Collaborative Research from MedStar Investigators Evaluates Racial Variations in Takotsubo Cardiomyopathy Outcomes

A collaborative team of researchers from across MedStar Health and partners published their work to assess the effect of race on in-hospital outcomes of takotsubo cardiomyopathy (TC) in a large nationwide sample. The team included investigators from MedStar Washington Hospital Center, MedStar Health Research Institute, MedStar Heart and Vascular Institute, Georgetown University, and National Heart, Lung and Blood Institute.

“Racial Differences in Takotsubo Cardiomyopathy Outcomes in a Large Nationwide Sample” was published in ESC Heart Failure. Takotsubo Cardiomyopathy or stress-induced cardiomyopathy is characterized by transient ventricular impairment, often preceded by emotional or physical stressors. Gender, racial, and ethnic differences have been reported with respect to incidence and prognosis of cardiovascular diseases including heart failure and acute myocardial infarction, in part due to variability in genetic, biological and socio-economic factors. Studies have reported increased in-hospital complications in African American patients presenting with TC; however, the effect of race on TC remains unknown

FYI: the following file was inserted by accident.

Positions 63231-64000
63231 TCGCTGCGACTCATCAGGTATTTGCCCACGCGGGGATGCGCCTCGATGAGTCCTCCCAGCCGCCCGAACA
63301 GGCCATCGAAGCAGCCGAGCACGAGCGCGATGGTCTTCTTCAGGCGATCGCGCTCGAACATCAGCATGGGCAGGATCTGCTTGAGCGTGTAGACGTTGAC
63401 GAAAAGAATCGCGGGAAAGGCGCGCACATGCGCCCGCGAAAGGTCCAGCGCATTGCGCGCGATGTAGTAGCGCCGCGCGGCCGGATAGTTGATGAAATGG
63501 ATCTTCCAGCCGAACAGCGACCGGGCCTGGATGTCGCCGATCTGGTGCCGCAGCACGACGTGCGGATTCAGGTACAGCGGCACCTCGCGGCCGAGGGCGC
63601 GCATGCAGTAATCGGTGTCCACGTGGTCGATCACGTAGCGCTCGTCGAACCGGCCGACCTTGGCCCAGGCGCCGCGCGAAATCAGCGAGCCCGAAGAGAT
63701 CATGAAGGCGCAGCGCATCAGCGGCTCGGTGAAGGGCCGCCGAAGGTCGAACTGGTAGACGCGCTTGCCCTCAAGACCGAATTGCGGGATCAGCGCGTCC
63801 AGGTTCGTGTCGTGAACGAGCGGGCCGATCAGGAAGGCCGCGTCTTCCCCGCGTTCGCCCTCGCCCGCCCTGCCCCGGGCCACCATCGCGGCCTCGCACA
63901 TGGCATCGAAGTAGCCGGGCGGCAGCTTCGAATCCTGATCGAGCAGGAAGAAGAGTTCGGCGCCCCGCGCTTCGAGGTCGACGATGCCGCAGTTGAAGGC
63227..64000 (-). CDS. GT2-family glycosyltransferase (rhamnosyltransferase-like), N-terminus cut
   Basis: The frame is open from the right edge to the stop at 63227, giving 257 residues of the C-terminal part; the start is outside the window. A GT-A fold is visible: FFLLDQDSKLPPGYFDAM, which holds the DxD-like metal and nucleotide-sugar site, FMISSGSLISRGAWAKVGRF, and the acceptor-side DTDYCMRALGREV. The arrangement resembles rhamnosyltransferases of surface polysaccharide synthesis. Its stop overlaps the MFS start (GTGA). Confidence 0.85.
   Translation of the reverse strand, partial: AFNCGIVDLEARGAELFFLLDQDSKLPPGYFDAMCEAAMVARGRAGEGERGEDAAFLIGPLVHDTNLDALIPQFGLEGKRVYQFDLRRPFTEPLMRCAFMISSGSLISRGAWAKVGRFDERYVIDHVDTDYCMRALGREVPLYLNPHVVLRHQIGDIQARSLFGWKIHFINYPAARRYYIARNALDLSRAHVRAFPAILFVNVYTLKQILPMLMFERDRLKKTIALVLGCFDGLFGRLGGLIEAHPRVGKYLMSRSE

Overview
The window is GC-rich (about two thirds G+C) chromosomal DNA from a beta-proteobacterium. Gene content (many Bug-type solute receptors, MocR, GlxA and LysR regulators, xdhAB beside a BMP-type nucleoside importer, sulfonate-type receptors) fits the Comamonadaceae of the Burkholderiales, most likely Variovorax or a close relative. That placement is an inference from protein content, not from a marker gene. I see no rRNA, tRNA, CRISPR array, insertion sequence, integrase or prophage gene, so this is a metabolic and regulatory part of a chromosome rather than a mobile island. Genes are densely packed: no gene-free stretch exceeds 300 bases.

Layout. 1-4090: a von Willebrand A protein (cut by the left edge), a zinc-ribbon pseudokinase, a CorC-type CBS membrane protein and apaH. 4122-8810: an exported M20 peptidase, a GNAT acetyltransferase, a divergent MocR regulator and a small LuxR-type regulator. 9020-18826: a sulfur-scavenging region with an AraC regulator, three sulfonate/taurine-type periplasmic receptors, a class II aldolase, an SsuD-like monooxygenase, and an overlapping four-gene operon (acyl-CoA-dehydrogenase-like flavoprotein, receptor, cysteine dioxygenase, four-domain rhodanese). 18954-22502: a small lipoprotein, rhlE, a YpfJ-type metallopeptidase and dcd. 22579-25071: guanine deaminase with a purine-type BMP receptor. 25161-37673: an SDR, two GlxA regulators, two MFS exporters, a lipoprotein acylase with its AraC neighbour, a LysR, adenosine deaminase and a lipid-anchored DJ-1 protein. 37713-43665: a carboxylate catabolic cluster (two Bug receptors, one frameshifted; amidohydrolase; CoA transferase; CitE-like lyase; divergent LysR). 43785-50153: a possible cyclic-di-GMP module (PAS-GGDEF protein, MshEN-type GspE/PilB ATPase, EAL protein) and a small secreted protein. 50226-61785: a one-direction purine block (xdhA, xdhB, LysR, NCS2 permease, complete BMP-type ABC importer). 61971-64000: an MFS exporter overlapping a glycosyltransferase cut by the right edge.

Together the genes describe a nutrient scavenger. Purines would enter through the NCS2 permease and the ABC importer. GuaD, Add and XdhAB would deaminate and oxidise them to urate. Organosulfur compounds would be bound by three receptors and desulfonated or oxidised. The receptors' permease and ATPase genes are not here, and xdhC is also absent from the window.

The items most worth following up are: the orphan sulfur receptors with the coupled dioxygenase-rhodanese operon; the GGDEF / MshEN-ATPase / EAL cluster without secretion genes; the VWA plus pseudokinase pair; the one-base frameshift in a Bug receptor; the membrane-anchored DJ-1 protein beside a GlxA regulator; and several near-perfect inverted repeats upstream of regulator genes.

The research included data obtained from the National Inpatient Sample (NIS) database. Of 97, 650 patients included: 83,807 were women; 89, 624 identified as Caucasian; 8,026 identified as African American. Between the two races, demographic characteristics and insurance variables were significantly different.  African American patients were younger, having a higher percentage of men and lower median household income. The rate of TC hospitalizations increased in both races. Mortality rates initially increased from 50 cases (1–2%) to 340 cases (5–6%) and subsequently remained stable around 5–7% with fluctuations but with no overall significant difference between races.  Multivariate regression models were created to adjust for potential confounders.

In unadjusted analysis, African American patients had more cardiac arrests, invasive mechanical ventilation, tracheostomies, acute kidney injuries, and longer hospital stays compared with Caucasians.  After the adjustment for differences in age, gender, comorbidities, hospital location/teaching status, and socio-economic factors, all differences were significantly reduced or eliminated. The adjusted risk was lower in African Americans compared with Caucasians, for cardiogenic shock, mechanical ventilation and intra-aortic balloon pump insertion.

The research concluded that African American patients overall have worse outcomes including longer hospitalizations, higher rates of cardiac arrests, invasive mechanical ventilation, tracheostomies, and acute kidney injury compared with Caucasians. Overall, African American patients have more in-hospital complications; however, the differences are driven by racial disparities in demographics, comorbidities, and socio-economic factors.

The team included Raja Zaghlol,MD; Ana Barac, MD; Amit K. Dey; and Sameer Desale.

ESC Heart Failure, 2020.  DOI: 10.1002/ehf2.12664